Load Calculations

A load calculation is a measurement to determine how much heating and cooling a home requires.  This information is used to accurately size heating and cooling equipment in order to maximize efficiency and optimize performance.  A load calculation takes into consideration anything that causes heat loss and solar gain.  This includes many detailed measurements such as:

Dimension of each individual room; window and door quality, size, and location (including shading from screens and overhangs); construction materials, insulation, and finish of floors, ceilings, and walls; ductwork location, configuration, insulation, and quality (including supplies and returns); and infiltration from building construction and fireplace quality.
Room Dimensions DrewRoom Measurement
Door Measurement DrewDoor Measurement
Window Measure 3Window Measurement
Window Shading MeasurementShading Measurement
Room Dimensions DaveRoom Dimensions
Ductwork InspectionDuctwork Inspection
Fireplace Inspection DaveFireplace Inspection

InspectorNorth Carolina State Building Code Mechanical Section 312.1 mandates “heating and cooling equipment shall be sized based on building loads calculated in accordance with ACCA Manual J.” Do not expose yourself to the liability of using a contractor who risks installing a system without performing a load calculation based on industry approved standards.  Not only is it ILLEGAL, but most importantly a disservice to the customer and can result in delays in completing the project, failed inspections, fines and loss of license for contractors. 

Mountaineer Heating and Cooling Comfort Specialists are specially trained and certified to perform assessments on your home including a Manual-J Load Calculation and to custom engineer ductwork using Manual D designs that meet or exceed standards set forth by ASHRAE and ACCA

So why doesn’t everyone perform a load calculation? 

Wrightsoft picPerforming a load calculation in years past required engineers using paper, pencil, calculators or even a slide ruler and a lot of math and this was very time consuming.  Because of the time needed to complete the proper assessment, this process was often omitted in favor of a less accurate estimate using a rule of thumb “guesstimate”.  Using technological advances, these calculations can now be performed with software programs by specialists who are trained in Manual-J calculations and Manual-D designs using ASHRAE and ACCA standards.  So, with the proper training and tools available, a contractor has no excuse for failing to performing a complete assessment and load calculation. Unfortunately, some less reputable contractors still use an old “rule of thumb” and base the selection of equipment only on the total square footage of a home or office.  This usually results in incorrectly sizing of the system because they have not accounted for many of the vital details unique to a particular home or office.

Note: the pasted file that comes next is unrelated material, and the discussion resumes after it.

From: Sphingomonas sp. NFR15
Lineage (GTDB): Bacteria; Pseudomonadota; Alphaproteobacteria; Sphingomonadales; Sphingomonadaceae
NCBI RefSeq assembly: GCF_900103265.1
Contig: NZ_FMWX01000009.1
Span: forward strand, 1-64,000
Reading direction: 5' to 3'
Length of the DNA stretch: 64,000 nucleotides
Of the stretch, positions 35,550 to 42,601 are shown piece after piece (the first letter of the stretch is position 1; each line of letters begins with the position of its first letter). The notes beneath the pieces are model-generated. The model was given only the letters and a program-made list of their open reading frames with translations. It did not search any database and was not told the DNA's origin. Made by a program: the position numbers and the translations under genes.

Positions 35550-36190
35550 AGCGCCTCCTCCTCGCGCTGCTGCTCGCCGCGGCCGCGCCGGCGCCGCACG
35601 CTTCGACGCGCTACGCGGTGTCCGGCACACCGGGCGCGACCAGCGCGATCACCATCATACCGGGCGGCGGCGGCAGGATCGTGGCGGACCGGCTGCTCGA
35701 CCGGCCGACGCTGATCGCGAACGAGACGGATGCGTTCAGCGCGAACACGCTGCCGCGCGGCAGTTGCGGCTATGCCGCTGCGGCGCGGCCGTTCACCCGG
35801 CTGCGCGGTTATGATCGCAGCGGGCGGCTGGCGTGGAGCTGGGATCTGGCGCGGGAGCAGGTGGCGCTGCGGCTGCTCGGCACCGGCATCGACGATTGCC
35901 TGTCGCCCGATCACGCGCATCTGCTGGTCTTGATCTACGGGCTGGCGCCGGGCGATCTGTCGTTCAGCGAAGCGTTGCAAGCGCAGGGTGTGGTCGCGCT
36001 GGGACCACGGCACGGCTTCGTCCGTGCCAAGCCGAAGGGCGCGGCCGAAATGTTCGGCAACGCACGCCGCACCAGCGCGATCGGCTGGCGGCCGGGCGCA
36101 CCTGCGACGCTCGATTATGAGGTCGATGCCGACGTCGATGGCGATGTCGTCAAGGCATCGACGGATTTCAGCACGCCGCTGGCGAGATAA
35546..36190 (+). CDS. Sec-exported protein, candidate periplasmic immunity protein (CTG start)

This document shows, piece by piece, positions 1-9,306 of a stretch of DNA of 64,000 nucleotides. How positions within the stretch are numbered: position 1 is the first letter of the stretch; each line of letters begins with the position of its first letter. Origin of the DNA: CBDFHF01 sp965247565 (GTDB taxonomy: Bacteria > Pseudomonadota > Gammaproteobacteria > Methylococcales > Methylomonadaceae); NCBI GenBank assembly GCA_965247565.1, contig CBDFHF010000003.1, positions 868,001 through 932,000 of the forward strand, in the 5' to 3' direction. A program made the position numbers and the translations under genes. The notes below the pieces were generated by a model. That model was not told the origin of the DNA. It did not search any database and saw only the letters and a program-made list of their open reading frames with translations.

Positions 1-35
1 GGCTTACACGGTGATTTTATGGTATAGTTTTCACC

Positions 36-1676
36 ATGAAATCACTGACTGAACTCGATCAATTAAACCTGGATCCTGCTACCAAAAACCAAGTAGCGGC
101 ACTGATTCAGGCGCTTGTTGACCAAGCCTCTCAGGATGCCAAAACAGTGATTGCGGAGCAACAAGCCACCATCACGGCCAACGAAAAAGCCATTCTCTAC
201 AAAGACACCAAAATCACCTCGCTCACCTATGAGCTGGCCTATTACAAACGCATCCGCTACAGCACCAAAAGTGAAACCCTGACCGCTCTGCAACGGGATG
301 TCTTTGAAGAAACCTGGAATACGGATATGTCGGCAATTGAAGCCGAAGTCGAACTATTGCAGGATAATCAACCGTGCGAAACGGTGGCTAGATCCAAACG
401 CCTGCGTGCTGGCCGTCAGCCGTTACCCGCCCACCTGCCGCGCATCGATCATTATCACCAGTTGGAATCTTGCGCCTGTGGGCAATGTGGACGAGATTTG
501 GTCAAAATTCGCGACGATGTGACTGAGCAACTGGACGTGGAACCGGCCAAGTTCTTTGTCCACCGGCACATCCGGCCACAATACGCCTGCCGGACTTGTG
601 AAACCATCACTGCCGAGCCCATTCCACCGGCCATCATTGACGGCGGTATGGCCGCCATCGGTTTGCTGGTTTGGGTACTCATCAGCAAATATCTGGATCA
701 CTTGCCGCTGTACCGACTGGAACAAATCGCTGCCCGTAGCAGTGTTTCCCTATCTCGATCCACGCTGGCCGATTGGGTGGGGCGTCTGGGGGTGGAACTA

Sholder ShrugThis presents a number of problems discussed further in the next section. Every structure is different.  Even identical dwellings, rotated a few degrees to face a slightly different solar orientation, may require equipment with a capacity difference of 25% or more!

load calc pie chartBe very cautious of any contractor who fails to perform and explain a detailed load calculation of your project.

The Air Conditioning Contractors of America (ACCA) says “Determining heating/ cooling loads based on the building’s square footage is inaccurate and inadequate.  Also, basing replacement equipment on the size of the original system could lead to problems since the original equipment size may have been incorrect.” REMEMBER, IT IS ILLEGAL FOR A CONTRACTOR TO INSTALL OR REPLACE A HEATING OR COOLING SYSTEM WITHOUT PERFORMING A LOAD CALCULATION.

What if my system IS under or oversized?  Why is this a problem?

Thermostat -1Understanding why an undersized system is a problem is easy.  An undersized system will struggle to keep a home comfortable and may never obtain the desired temperature. 

This will be true especially on hot or cold days when heating or cooling is needed the most, and will cause a system to be overworked. However, over sizing a system is just as bad, if not worse than under sizing.  An improperly sized system will result in higher utility costs, reduced comfort from excessive or lack of humidity and shorter equipment life.

An oversized system will cost more to install (upfront cost) and more to operate (long term cost).
Oversized equipment will “short cycle” or start and stop too frequently.  This will result in more recurrent repair costs and shorter equipment life.
Due to short cycling, some rooms will not receive adequate air flow. This may cause hot or cold spots in the house, particularly those areas further away from the thermostat. This will also lead to more thermostat adjustments and reduce efficiency which results in higher utility costs.
Moldy Ductwork
Short cycling also diminishes a systems ability to sufficiently condense moisture from the air during cooling mode.  The result is high humidity and a cold, clammy atmosphere that is not only uncomfortable but causes mold growth.